Herrick won a Tony Award for his work on the Broadway production of “Fool Moon” and has been a composer, music director and sound designer for regional, international, and off-Broadway companies. He’s also worked in film and television.

Rodney Gardiner, assistant director, is in his 10th season at OSF. A musician himself, he has a special appreciation for the music in this year’s “Midsummer.”

“Jack Herrick has created a captivating and varied soundscape,” Gardiner said. “It’s a delicious way in which to relish the humor and emotional truths embedded in this play. It’s a deeply funny and moving play. The music simply strives to elevate that.”

Gardiner has trod the boards as an actor in many OSF productions, but also has considerable experience in creating original works, writing for the stage and directing.

“I adore getting to peek over the shoulder of Joe Haj and learn from him. He is very much the kind of director I strive to be,” he said. “I also enjoy working with my company mates in a new capacity. Plus, Jack Herrick blows my mind. Every time he brings in a new composition, I wish I could jump into the show and sing along with the gang.”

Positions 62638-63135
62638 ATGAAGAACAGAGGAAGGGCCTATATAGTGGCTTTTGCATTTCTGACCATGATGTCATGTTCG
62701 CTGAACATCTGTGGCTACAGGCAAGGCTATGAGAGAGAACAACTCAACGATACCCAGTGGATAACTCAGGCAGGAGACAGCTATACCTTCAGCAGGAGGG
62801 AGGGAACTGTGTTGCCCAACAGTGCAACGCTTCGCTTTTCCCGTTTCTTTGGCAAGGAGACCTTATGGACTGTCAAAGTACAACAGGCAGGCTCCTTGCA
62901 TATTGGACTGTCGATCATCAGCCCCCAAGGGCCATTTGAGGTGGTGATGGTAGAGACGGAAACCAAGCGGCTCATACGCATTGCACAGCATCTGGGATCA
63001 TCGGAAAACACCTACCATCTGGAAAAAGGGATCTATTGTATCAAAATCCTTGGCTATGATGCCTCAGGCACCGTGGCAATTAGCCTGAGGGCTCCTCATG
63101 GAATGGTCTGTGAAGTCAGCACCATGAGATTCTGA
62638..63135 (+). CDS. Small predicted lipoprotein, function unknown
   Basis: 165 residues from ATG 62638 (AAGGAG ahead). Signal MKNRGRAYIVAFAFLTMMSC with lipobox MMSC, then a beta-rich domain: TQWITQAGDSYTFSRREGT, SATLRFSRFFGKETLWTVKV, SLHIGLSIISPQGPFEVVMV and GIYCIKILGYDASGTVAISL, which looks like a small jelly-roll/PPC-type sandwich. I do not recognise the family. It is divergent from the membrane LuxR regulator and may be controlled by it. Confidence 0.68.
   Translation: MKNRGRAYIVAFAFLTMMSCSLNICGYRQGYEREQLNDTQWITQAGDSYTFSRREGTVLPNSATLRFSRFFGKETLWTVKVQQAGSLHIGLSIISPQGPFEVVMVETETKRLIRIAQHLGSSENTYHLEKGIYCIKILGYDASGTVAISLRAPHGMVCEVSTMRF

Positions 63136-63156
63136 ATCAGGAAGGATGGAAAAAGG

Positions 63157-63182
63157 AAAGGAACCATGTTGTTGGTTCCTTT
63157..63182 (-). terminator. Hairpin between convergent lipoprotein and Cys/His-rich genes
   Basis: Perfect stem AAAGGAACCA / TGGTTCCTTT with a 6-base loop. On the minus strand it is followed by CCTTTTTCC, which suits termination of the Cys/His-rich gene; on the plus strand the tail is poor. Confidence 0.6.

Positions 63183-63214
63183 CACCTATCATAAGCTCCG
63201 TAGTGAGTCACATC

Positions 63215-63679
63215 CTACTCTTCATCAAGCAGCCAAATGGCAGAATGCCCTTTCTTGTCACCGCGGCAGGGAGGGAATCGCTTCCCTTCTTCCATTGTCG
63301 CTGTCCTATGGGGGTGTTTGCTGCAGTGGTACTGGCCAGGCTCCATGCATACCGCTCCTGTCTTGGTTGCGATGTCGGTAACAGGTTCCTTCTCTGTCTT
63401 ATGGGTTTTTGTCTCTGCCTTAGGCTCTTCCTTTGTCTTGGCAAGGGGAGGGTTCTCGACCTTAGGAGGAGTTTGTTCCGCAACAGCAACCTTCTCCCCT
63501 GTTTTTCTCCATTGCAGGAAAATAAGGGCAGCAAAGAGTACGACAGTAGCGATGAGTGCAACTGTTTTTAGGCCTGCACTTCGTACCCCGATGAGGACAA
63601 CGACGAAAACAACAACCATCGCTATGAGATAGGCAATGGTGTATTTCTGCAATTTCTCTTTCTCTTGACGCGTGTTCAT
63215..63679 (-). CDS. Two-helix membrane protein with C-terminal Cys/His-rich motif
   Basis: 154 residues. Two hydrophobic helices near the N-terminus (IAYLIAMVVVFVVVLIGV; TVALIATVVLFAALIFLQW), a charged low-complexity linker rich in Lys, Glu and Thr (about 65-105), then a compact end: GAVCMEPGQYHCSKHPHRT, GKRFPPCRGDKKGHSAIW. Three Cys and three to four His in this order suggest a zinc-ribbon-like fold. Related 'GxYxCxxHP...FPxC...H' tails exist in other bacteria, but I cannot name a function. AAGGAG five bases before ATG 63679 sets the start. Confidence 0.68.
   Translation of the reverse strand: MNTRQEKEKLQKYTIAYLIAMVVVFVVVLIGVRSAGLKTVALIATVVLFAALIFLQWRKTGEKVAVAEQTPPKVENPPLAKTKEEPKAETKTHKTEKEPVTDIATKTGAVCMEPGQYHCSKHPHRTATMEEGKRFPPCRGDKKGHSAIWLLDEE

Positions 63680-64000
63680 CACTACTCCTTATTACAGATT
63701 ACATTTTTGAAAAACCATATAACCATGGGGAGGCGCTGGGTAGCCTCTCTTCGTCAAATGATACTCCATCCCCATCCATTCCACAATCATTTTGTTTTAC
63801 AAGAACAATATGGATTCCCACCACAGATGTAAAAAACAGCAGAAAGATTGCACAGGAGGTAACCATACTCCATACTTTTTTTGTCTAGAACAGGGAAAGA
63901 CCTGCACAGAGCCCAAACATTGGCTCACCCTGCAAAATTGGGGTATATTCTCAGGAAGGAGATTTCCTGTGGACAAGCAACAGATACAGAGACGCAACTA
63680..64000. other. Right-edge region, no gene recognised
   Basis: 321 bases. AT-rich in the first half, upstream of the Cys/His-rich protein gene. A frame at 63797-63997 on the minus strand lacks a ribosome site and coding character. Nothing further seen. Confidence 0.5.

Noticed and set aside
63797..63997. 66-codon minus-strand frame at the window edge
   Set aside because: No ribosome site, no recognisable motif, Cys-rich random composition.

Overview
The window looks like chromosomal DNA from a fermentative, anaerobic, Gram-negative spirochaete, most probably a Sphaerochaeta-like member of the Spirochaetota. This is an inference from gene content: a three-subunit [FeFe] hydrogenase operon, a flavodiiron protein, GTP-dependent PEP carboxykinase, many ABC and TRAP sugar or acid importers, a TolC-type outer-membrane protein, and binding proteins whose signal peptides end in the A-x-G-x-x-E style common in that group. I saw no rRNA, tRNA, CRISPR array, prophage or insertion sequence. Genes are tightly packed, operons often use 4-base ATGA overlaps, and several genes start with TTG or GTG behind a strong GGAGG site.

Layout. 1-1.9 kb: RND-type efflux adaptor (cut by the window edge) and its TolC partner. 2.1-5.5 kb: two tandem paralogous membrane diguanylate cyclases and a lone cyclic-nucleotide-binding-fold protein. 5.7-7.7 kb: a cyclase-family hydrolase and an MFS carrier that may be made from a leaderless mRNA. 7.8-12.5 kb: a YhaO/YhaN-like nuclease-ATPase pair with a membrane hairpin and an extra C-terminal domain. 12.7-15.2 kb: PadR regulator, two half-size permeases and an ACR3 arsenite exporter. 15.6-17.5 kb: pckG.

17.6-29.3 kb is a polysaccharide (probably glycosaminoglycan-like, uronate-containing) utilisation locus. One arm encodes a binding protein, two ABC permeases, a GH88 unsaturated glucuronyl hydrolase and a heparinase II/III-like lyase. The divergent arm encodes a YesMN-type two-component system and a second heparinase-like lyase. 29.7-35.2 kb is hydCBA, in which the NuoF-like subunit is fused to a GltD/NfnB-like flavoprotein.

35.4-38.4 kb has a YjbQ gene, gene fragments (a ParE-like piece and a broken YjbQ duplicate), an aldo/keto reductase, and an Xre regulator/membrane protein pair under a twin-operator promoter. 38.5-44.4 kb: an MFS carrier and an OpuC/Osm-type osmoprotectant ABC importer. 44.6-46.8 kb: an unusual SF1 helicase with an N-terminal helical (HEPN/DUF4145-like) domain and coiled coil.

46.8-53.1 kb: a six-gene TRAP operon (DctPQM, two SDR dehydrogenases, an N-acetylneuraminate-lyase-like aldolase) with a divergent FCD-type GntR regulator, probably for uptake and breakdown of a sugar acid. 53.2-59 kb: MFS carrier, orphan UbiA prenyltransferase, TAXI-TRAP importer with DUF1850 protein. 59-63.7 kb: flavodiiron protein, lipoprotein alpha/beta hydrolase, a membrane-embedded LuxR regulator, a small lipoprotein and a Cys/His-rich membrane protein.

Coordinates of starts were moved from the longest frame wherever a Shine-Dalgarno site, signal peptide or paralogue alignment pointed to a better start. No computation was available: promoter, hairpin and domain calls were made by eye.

Raquel Barreto, in her fifth season at OSF, designed the costumes for “Midsummer.” She is originally from Brazil, grew up there and in Paris, and moved to California to attend university. She lives in Los Angeles and is a member of the design faculty at the UCLA School of Theater, Film and Television.

“We understood going into it that a big chunk of our audience will have previously experienced this play,” Barreto said. “As a team, we didn’t focus on researching what has already been done, but rather on what we can offer to delight audiences with our particular focus on the show.”

She says that audiences see so much “magic” on screens these days, she wanted to concentrate on the things only live theater can offer.

“Our fairies are spiritual beings who enchant us with their music and who exist only in a world created by the set, lights, projections, and sounds of our production.” The costumes, she hopes, will reflect that realm.

Haj says the set is a playground of sorts.

“It evokes a nonliteral world of the court, the forest, and the world of the mechanicals.” The “mechanicals” are six skilled laborers who put on a play for the royalty of Athens.